Where do you want to be 10 years from now with your career?
I want to be a practitioner in mediation and restorative practices.
What would you want your Loved Ones, family, friends and others to say about you, let’s say 20 years from now?
I love them and they love me, nothing more, nothing less.
What makes you stay optimistic about the future of Curaçao?
I am very hopeful because of the potential of our youth. For example, the other day we were on a vacation and I couldn’t get a hold of an Uber, so I asked my son to help me out. He suggested I take Lyft instead of Uber. His advice was based on a moral issue. Uber has repeatedly been accused of sexual harassment in the workplace, so Lyft looked like the morally superior alternative. As I argued with him, I was used to taking Uber rides, he told me this: “Instead of listening and understanding my reasoning, you remain stuck in your beliefs because it is easier. If everyone in the world did that, then nothing would ever change.This is why we don’t advance and progress.”
I was flabbergasted, he was right, I wasn’t listening. Normally I do listen and have dialogues with him, just like my father use to have with me, but in this case I wasn’t listening because I needed a ride as soon as possible. So, I have great hope for Curaçao because of the upcoming generations.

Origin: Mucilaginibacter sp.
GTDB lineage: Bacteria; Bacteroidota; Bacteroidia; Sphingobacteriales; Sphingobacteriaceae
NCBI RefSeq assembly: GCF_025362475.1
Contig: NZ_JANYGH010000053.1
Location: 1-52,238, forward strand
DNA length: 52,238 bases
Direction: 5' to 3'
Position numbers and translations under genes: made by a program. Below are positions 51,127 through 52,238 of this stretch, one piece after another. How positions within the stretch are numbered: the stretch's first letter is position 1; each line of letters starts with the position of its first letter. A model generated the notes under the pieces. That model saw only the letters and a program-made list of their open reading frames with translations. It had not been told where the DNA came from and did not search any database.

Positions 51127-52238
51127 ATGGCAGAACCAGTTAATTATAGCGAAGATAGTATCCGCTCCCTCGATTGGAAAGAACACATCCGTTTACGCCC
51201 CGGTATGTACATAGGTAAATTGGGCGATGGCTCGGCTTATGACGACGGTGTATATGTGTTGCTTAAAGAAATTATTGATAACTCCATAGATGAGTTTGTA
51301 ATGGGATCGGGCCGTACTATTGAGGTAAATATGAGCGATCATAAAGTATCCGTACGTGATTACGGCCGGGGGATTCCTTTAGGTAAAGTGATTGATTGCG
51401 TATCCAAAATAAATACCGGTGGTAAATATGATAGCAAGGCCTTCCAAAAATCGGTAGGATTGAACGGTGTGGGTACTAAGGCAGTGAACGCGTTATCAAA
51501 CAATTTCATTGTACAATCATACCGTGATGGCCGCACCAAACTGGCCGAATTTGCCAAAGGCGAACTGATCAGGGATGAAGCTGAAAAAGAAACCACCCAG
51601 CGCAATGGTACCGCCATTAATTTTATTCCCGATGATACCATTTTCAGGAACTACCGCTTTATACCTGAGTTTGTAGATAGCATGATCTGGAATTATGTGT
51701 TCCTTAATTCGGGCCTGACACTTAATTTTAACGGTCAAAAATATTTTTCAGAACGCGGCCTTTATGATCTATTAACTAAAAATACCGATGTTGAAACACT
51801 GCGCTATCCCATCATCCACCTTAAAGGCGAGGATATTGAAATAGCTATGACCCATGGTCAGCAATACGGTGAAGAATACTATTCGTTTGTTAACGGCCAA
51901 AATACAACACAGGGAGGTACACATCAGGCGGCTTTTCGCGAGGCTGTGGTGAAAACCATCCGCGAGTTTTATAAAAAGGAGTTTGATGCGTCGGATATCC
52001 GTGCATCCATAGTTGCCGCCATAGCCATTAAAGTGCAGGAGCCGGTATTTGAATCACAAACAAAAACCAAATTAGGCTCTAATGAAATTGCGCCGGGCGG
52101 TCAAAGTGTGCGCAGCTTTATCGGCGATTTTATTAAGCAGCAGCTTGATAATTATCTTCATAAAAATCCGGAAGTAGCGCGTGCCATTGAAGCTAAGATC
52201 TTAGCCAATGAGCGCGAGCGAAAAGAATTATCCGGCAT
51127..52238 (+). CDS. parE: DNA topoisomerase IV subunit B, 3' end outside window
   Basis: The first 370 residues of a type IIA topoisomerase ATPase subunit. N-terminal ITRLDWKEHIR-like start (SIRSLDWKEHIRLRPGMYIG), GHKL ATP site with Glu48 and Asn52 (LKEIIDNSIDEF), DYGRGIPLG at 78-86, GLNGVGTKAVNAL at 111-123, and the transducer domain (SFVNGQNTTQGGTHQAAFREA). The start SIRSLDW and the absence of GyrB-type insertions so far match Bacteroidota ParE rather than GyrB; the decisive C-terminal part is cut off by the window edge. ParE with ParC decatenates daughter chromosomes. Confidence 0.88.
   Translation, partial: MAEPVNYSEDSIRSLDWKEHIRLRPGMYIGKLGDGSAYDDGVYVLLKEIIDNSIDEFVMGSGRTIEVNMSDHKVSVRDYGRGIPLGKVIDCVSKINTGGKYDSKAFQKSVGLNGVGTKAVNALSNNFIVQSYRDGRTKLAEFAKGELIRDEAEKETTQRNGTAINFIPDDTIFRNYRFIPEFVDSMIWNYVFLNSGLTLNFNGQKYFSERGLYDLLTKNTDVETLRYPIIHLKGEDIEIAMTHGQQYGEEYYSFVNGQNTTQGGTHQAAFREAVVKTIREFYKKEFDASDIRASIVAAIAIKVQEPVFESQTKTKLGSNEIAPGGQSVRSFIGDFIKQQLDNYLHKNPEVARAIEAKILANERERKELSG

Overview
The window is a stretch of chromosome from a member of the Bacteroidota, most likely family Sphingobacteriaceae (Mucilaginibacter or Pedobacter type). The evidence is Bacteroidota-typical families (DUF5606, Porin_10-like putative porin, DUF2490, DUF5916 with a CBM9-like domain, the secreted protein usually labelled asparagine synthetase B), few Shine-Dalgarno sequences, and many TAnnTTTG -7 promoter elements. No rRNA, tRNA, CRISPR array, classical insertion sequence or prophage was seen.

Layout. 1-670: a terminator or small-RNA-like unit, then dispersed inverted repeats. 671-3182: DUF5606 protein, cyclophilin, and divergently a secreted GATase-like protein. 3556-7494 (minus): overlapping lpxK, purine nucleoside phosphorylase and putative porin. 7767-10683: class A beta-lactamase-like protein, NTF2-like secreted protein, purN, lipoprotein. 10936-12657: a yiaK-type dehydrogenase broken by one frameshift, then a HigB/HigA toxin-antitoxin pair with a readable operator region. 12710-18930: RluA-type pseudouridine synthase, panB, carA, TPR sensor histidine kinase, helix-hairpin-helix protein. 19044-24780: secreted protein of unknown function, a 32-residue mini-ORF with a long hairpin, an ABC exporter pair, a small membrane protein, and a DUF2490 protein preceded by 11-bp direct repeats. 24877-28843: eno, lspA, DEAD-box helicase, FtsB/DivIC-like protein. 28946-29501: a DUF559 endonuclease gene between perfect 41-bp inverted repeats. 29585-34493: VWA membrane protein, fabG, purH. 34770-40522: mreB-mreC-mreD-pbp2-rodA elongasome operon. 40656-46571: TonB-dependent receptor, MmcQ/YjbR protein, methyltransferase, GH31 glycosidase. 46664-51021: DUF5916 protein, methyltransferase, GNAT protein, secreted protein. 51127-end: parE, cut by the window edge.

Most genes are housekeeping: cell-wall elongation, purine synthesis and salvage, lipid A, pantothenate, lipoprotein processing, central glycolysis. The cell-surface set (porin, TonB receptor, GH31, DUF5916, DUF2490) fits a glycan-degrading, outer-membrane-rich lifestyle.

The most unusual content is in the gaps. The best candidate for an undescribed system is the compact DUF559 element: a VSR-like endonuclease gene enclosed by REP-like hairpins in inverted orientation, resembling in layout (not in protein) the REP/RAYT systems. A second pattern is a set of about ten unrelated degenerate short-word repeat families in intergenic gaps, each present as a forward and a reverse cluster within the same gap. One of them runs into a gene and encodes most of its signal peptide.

One of the 250 Community Influencers
Lisette Van Lamoen-Garmers is a decisive, “gutsy” and resilient leader, representing the educational sector. She knows what she wants and if it is “for the good of all” she will go after it. She doesn’t back off easily, once she has decided to do something, but respects other people’s opinions, as she sincerely believes in dialogue as a means to solve conflicts and problems based on common goals, respect and a safe environment. No matter how difficult the options are, she would always make a choice, as she understands that in a leader’s role, it isn’t possible to make everyone happy at times. While maintaining her authentic self, in spite of what some say or do, she wouldn’t blame them, but forgive them and send them “Love”. We deeply respect and love Lisette and definitely consider her one of the 250 Influencers in our society representing the educational sector.